Energy efficient computing : from nanotubes to negative capacitance
From nanotubes to negative capacitance
Massachusetts Institute of Technology. Department of Electrical Engineering and Computer Science.
Max M. Shulaker.
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Physical scaling of silicon-based field-effect transistors (FETs) has been a major driving force to improve computing energy efficiency (quantified by the energy-delay product, EDP, the product of energy consumption and circuit delay) for decades. However, continued silicon scaling is becoming increasingly challenging. This is motivating the search for beyond-silicon nanotechnologies, such as one-dimensional carbon nanotubes (CNTs) or two-dimensional nanomaterials such as transition metal dichalcogenides (TMDs) or black phosphorous. Yet simply relying on new materials alone is insufficient for realizing the next generation of energy-efficient computing. Rather, coordinated advances across several disciplines are required, as their combined benefits are greater than the sum of their individual benefits. In this work, I illustrate how by combining multiple advances - from new device physics to new nanomaterials to new device geometries - there is a feasible path towards realizing over an order of magnitude benefit is energy efficiency for digital very-large-scale integrated (VLSI) systems. As a case study, this thesis focuses on CNT-based electronics. I experimentally demonstrate that by leveraging this new nanomaterial, we can naturally realize CNT field-effect transistors (CNFETs) that both take advantage of new device physics (specifically, negative capacitance), as well as new device geometries (specifically, back-gate geometries). Yet despite this potential, there is a major challenge: while new nanomaterials introduce many new opportunities (as mentioned above), they simultaneously introduce many challenges. For instance, CNFETs are unfortunately often subject to substantial off-state leakage current (/OFF) which results in increased leakage power and potential incorrect logic functionality. Therefore, to realize the potential benefits of these new nanomaterials (and the new opportunities they enable), practical obstacles must be overcome. Within this thesis, we demonstrate a path for mitigating this leakage by engineering back-gate CNFET geometries with asymmetric gates (e.g., gates that overlap the source but not the drain). The key contributions of this thesis are the following: 1. We experimentally fabricate the world's most-scaled CNFETs that fit within a contacted gate pitch (CGP, a key metric determining the area of a FET) of 30 nm, suitable for sub-3nm technology nodes. This is enabled by exploiting back-gate FET geometries, which are naturally enabled by the unique low-temperature processing of CNFETs. 2. We use the CNFETs above to realize cascadable digital logic that fit within a world record CGP of 30 nm. This is the most scaled digital logic realized to-date. 3. We perform the first rigorous analysis of back-gate FET geometries, and show for digital VLSI circuits that in addition to scaling benefits, back-gate CNFETs improve EDP by 1.6x vs. top-gate CNFETs and 2.2x vs. gate-all-around CNFETs. 4. First experimental demonstration of Negative Capacitance CNFETs (NC-CNFETs), combining the benefits of CNTs, back-gate geometries, and new physics (negative capacitance ferroelectrics). 5. Experimentally reveal the underlying cause behind excess off-state leakage current in CNFETs, and demonstrate a path for overcoming it (leveraging the same back-gate FET geometries used for contributions 1-4). We experimentally implement our approach on CNFETs fabricated across wide range of technology nodes (from 180 nm node to >1 [mu] node), and show a >60x improvement in off-state leakage current in CNFETs.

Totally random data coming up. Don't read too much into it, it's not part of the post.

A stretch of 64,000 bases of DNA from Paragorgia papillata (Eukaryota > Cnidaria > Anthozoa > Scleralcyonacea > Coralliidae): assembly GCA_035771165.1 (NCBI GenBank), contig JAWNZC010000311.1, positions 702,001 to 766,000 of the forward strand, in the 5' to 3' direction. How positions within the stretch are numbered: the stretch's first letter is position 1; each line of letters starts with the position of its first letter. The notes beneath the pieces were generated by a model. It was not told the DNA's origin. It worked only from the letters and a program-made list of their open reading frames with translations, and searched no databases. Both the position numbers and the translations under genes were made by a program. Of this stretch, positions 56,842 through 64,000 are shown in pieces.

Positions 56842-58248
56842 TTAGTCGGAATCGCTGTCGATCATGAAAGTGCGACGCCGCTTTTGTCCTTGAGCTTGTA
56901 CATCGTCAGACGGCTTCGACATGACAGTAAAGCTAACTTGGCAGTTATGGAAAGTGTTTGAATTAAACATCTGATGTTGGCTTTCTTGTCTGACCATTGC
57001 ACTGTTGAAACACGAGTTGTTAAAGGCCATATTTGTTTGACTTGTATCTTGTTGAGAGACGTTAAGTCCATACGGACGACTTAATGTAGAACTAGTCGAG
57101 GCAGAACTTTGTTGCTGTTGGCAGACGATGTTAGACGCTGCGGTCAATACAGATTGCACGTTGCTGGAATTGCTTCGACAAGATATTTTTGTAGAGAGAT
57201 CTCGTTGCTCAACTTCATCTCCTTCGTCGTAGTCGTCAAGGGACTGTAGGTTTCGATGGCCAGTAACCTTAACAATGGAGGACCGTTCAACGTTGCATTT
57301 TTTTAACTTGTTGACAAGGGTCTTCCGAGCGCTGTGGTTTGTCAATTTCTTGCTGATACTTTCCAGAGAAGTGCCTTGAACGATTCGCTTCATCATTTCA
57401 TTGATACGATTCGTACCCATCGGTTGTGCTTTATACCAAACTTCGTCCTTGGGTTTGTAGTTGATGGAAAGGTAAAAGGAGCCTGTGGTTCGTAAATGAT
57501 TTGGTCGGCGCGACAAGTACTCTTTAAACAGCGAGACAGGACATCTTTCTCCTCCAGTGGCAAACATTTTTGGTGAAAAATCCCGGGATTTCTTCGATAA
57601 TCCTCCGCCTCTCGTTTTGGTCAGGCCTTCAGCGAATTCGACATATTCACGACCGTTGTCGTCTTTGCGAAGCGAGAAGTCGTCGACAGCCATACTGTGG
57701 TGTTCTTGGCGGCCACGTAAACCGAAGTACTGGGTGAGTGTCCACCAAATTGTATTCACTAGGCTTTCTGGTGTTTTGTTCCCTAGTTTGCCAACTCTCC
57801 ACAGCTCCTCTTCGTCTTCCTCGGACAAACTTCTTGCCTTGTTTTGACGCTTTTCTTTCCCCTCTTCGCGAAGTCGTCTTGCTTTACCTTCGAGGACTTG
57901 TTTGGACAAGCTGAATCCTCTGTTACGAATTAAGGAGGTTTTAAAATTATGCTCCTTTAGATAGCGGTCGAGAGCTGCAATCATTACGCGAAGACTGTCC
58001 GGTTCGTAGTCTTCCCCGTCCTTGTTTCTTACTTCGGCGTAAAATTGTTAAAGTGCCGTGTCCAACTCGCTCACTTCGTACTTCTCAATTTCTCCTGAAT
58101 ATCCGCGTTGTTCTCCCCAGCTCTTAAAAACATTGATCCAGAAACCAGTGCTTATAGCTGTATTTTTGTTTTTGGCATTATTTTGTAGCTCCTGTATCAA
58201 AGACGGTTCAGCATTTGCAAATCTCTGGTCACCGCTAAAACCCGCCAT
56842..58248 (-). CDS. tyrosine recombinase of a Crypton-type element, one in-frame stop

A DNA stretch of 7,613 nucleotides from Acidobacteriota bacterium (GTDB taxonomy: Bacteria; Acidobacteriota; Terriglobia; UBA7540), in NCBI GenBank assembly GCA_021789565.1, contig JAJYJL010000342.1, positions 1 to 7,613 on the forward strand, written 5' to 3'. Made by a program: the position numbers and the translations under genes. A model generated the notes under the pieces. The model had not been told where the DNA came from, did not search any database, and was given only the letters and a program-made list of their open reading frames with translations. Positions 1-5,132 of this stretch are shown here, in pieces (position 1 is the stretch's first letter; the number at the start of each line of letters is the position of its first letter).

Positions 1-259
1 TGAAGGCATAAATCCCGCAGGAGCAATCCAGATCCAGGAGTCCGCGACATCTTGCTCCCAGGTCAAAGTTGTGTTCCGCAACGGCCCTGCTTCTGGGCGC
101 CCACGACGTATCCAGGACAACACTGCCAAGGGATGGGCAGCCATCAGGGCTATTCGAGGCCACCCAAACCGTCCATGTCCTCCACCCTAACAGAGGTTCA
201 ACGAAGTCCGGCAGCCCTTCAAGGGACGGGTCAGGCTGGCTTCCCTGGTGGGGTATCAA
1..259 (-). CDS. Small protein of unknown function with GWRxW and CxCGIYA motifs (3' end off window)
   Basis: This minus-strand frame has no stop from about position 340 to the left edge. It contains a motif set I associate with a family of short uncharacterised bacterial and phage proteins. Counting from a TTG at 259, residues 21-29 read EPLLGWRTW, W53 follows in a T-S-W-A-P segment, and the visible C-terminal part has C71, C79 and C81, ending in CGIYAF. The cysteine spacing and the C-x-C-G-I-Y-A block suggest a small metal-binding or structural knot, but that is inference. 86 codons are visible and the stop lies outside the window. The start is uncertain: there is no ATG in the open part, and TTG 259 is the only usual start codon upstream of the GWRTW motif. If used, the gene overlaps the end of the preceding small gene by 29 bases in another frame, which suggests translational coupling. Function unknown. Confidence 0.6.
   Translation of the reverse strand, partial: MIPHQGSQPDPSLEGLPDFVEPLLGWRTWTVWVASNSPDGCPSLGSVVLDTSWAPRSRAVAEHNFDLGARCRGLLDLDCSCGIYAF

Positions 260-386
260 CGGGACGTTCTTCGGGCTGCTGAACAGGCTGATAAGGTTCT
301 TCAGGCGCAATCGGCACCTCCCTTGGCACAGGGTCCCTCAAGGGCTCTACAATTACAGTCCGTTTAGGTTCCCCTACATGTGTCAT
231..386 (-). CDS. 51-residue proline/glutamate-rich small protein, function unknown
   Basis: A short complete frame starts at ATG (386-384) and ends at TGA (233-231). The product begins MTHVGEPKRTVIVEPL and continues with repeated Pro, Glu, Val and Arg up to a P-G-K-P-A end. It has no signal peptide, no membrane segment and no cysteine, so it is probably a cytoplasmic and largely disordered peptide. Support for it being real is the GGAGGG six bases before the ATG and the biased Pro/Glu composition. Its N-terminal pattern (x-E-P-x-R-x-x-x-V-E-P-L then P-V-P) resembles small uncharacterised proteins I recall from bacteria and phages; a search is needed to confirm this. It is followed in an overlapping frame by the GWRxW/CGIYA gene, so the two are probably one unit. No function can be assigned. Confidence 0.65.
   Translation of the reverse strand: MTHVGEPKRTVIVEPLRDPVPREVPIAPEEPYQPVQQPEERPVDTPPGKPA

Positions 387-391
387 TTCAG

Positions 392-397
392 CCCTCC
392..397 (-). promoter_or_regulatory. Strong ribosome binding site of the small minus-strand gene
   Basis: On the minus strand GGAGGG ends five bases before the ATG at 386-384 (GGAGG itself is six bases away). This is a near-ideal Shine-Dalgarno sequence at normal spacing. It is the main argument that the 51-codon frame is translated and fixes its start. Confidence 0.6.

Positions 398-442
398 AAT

Thesis: S.M., Massachusetts Institute of Technology, Department of Electrical Engineering and Computer Science, 2018.Cataloged from PDF version of thesis.Includes bibliographical references (pages 49-55).
DepartmentMassachusetts Institute of Technology. Department of Electrical Engineering and Computer Science.; Massachusetts Institute of Technology. Department of Electrical Engineering and Computer Science
Massachusetts Institute of Technology
Electrical Engineering and Computer Science.